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Why do we need the MAS?

Why do we need the MAS?

The Functional Approach

"Despite all of our best efforts, a large number of people who have severe disabilities continue to display serious and disruptive behavior problems...
All of us would prefer to use only positive treatments for these behavior problems... [M]ost people involved in this field today recommend that a functional analysis be carried out before any treatment. The idea behind the functional analysis is to see why the person is misbehaving...A teacher might give a student difficult class work for 5 minutes, easy work for 5 minutes, then difficult work for 5 minutes to see if the student was more disruptive during different types of tasks. Similarly, parents or evening staff could alternate nights of giving or withholding nighttime snacks to see if these treats are having an effect on problems around bedtime..."

 

Practical Problems

"Several problems come up when trying to discover why someone is misbehaving using a functional analysis...For example, as we just described, a teacher could change the difficulty of tasks to see if this changes a student’s behavior problem. But what if the student then hits another student when he is upset? What if he hurts himself? Is the information from such an assessment worth the risk of injury?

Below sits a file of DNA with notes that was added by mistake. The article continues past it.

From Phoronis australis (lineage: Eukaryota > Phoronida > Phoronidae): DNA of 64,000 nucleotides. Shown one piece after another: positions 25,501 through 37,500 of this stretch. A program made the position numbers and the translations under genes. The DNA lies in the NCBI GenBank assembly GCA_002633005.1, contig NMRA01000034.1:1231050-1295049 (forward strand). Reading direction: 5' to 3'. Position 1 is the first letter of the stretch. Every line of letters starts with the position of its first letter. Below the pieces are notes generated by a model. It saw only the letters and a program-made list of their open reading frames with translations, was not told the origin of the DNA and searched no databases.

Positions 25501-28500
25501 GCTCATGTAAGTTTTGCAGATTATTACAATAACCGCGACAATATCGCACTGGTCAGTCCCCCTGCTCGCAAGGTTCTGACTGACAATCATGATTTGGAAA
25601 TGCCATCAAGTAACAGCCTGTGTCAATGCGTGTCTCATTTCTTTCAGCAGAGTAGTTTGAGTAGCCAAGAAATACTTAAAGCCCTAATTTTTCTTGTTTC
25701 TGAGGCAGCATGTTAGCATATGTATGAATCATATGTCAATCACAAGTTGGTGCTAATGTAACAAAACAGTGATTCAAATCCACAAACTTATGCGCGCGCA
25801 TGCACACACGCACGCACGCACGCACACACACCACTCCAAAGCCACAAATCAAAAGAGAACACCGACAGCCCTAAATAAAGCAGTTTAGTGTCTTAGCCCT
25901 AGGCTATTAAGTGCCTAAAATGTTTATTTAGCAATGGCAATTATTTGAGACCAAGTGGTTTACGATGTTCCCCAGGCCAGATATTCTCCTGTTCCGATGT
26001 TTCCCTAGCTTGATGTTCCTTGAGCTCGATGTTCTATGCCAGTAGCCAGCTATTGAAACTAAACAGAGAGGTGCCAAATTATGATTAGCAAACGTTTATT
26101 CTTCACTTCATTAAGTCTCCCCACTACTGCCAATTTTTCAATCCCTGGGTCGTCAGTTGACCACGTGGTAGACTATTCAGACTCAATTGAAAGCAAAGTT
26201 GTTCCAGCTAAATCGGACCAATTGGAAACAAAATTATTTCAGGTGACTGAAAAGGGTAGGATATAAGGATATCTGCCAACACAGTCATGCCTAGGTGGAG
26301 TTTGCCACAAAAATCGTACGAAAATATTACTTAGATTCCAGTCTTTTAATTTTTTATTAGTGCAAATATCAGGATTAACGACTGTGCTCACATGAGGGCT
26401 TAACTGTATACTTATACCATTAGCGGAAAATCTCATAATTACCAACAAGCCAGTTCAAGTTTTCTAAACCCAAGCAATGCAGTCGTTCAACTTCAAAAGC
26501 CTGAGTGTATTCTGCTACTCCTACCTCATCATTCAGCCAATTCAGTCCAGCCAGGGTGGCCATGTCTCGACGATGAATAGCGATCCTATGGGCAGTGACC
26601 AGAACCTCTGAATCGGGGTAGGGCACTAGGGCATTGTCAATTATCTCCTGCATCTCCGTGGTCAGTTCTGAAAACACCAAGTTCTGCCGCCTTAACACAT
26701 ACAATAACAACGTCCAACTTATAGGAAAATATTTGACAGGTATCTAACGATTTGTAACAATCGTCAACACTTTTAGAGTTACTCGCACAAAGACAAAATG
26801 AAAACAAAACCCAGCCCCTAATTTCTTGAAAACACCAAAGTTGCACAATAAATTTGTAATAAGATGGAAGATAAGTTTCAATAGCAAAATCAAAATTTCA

"Another problem...is knowing where to look...Unfortunately, in the past, little help has been available to assist in selecting among the infinite number of things that might be causing certain behavior problems."

 

The MAS


"We have developed the Motivation Assessment Scale (MAS) as an additional way to find out why people’s problem behaviors persist by assessing the influence of social attention, tangibles, escape, and sensory consequences on problem behavior. The MAS is a sixteen item questionnaire that assesses the functions or motivations of behavior problems. The sixteen items are organized into four categories of reinforcement (attention, tangible, escape, and sensory) described in the previous section. The MAS asks questions about the likelihood of a behavior problem occurring in a variety of situations (e.g., when presented with difficult tasks).
"In addition, using this scale does not involve making behavior problems worse, a feature that has obvious advantages. It is hoped that through the use of the MAS, people with severe behavior problems will have greater access to positive interventions."

 

Research on the MAS


"One question that is often asked when discussing the Motivation Assessment Scale has to do with its necessity. Would simply asking teachers, parents, or others if an individual’s problem behavior was maintained by attention, escape, tangibles, or sensory consequences yield the same information as a full administration of the scale? In order to answer this question, we asked the teachers in a previous study to rank the four classes of maintaining variables for their possible influence on the individuals’ self-injurious behaviors (Durand & Crimmins, 1988). We observed that these rankings did not correlate significantly with the teachers’ MAS scores. Therefore, although teachers could predict an individual’s self-injurious behavior through their answers on the Motivation Assessment Scale, their global ratings of controlling variables were not as accurate. Guessing why individuals may misbehave may be helpful in order to generate hypotheses, but it is always important to follow up your guesses with more formal assessments."